Sunday, June 25th, 2017

Kangaroo Kronicles – 4 – Mobile ?

Saturday, April 16, 2011 By   ·0

By

Stu Silver / “Uncle Zally” Zalman Velvel

  

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Once again I’m at the Kangaroo Convenience Store in Ocala, Florida. It’s very early, 4 AM on a February morning. I’m wearing a T-shirt and sandals because Ocala is 60 degrees. The sun is not up yet. When it does show its shiny face, I may have to change to shorts.

 The Northern U.S. is freezing cold and covered with snow on this same February morning. In our mobile home park, all of the cabins on the lake are rented by Snowbirds who are tired of shoveling the fluffy white stuff  from their sidewalks, and in some cases, off their roofs before they cave in from the weight.

There are at least seven kinds of coffee, all fresh brewed, waiting at the Kangaroo coffee counter. There’s Premium, Colombian, Peruvian, Dark Roast, Alert, Hazelnut, and Decaf. There may be one or two additional kinds I’m missing, because I lack a gourmet pallet – they all taste the same to me, except for the Decaf.

There’s three of us up and moving around. Me, some guy sitting outside at the metal table reading a notebook, and the clerk behind the counter who’s yawning after he just finished brewing seven different kinds of coffee. The 5:30 morning rush hour at the Kangaroo is 90 minutes away.

I grab a strawberry cheese muffin, knowing I won’t taste the strawberry or the cheese, but it’s the moistest cake ever made. The only cake that is moister is one that has been dunked prior to being eaten in one of the seven kinds of coffee. For those of you that care, the muffin is made by the Bon Appetit Bakery, and you can find them on the Internet at www.BonAppetitBakery.com, just like you can find the other seven billion people on this earth at various times during the day.

As I drive back to our mobile home park, I’m wondering, “What the heck am I going to write about?” I never know until the drive back, and then it comes to me, the kernel of the idea, which grows into a full ear of corn as I sit in front of my laptop and start pounding the keys.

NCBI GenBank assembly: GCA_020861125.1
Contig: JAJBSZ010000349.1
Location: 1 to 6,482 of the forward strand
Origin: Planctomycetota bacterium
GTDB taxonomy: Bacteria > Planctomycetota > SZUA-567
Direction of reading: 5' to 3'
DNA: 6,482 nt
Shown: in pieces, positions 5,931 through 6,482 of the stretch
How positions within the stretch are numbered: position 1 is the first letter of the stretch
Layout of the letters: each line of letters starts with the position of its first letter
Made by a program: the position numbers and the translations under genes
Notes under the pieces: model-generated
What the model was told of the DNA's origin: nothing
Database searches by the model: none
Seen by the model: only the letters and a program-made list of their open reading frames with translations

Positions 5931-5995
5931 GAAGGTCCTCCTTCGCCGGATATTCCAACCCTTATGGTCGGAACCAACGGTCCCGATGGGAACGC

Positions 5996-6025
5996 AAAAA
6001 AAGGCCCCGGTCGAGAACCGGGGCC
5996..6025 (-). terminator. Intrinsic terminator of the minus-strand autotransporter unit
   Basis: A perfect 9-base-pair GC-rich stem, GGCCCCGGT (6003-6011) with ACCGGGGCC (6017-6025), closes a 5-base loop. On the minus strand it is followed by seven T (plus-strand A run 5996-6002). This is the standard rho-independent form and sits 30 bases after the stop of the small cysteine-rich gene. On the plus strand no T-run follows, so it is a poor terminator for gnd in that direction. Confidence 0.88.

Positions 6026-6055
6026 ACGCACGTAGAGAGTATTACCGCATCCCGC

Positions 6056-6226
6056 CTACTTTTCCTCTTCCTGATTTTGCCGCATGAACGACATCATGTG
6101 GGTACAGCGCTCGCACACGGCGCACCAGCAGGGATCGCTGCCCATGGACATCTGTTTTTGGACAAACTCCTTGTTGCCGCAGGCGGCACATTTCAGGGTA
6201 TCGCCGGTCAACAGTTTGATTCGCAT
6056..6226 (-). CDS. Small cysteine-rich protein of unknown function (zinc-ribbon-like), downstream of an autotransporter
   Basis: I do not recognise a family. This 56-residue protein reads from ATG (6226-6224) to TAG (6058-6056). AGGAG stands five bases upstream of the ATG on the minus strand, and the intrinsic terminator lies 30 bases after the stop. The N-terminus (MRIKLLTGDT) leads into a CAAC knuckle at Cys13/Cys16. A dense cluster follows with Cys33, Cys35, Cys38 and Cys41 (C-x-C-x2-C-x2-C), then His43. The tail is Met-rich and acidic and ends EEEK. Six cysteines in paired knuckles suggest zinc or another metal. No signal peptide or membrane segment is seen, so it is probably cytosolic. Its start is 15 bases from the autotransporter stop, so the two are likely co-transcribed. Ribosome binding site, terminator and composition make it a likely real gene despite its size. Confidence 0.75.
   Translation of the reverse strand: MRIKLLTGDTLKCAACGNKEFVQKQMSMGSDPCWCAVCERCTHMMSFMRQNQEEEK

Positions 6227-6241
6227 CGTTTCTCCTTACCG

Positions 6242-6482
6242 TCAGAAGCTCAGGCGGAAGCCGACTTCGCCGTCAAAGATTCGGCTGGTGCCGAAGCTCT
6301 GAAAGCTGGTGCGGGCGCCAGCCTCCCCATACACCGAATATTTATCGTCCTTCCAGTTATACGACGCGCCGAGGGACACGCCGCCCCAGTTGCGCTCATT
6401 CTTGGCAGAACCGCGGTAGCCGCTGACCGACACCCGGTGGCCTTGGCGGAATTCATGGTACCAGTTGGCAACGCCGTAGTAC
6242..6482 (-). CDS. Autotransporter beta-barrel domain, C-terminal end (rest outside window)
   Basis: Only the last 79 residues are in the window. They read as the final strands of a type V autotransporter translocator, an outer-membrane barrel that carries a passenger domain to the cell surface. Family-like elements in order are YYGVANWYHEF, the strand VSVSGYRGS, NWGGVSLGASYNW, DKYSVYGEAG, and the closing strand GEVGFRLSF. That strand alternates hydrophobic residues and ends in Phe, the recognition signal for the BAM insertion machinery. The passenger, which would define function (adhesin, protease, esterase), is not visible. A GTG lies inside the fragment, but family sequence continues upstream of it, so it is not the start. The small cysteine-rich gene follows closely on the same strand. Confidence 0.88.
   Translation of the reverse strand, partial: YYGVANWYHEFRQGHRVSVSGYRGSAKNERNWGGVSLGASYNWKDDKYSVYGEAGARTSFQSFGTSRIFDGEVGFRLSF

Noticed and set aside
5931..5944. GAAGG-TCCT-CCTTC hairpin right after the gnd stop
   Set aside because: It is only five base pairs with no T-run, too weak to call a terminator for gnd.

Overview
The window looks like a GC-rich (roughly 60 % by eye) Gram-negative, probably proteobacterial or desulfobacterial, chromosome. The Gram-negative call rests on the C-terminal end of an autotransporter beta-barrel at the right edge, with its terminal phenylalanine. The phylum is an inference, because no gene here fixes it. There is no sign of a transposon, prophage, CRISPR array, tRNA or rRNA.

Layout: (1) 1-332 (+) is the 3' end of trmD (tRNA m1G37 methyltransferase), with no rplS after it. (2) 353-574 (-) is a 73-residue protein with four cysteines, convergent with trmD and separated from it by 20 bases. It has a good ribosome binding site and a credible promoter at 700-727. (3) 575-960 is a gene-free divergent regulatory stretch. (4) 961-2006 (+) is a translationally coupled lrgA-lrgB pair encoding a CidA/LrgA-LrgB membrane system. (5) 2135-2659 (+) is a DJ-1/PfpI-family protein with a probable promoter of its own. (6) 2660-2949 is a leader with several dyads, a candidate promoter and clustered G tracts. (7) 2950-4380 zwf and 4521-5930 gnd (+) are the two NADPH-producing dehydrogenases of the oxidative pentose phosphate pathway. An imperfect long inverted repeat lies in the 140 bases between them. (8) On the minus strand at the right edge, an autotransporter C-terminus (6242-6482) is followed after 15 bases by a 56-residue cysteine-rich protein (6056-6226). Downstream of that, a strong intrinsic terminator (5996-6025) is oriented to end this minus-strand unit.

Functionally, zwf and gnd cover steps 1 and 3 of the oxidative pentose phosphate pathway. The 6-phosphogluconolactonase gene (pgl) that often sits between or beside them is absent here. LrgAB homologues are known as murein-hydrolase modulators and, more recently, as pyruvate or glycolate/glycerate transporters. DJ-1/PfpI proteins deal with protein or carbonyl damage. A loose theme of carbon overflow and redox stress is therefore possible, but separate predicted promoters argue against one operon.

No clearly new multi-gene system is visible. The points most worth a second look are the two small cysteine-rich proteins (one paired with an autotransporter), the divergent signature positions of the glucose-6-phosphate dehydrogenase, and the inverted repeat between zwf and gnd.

I’m in the editing stage of my newest book, “How to Get a Good Deal on a Mobile Home.” I’m working on the Chapter that deals with the mobility of mobile homes. There it is. That will be this week’s “Kangaroo” topic:

How mobile are mobile homes?

It would be proper to start with a proper definition, so let’s do it:

mo·bile : adj \ˈmō-bəl, -ˌbī-əl also -ˌbēl\

1: capable of moving or being moved

2: changeable in appearance, mood, or purpose

3: migratory

Let’s discuss the first meaning. Yes, mobile homes are capable of being moved. However, in my experience, less than 5% actually are moved. Most people, when it’s time to move, sell their present mobile home at its current location, and then buy another one at their new location. Why?

Because it costs $3,000 – $4,000 to move a single wide, and twice that for a double wide. In our Ocala park, many of the used single wide mobile homes sell for $5,000. Why would anyone spend $4,000 to move a mobile home that cost $5,000 to own in the first place? It’s better to sell your current $5,000 mobile home for $5,000 and then buy another one, somewhere else, for $5,000. On your next home, you are not out of pocket anything except sales tax, which averages 6% in Florida, or $300, and perhaps some tag fees, less than $200. So, while mobile homes are capable of being moved, they rarely are.

 What about the second meaning? If you are like many people nowadays, you are constantly changing your appearance, your mood, and your purpose in life. Some of the ladies in our family do this on a daily, even hourly basis, and we gentlemen continue to love them, without referring to them as mobile. However, the mobile homes we own usually stay the same, except for an occasional coat of paint, which is like makeup, only better, because it does not wash off. (If the home has vinyl siding, you don’t even have to paint it.) So the second meaning does not apply, either. A mobile home’s mood and purpose in life are quite stable and unchanging.

 The third meaning, migratory, does not apply either. Go back and review the first meaning if you don’t agree.

 So, looking at the definition, the most logical conclusion you can make is that people are mobile, and mobile homes rarely are.

 So why are people choosing to live in mobile homes, that are not mobile, and are not going to be moved, changed in purpose, or migrated?

 Answer: because they are so damn affordable.

 What do you think, mate?


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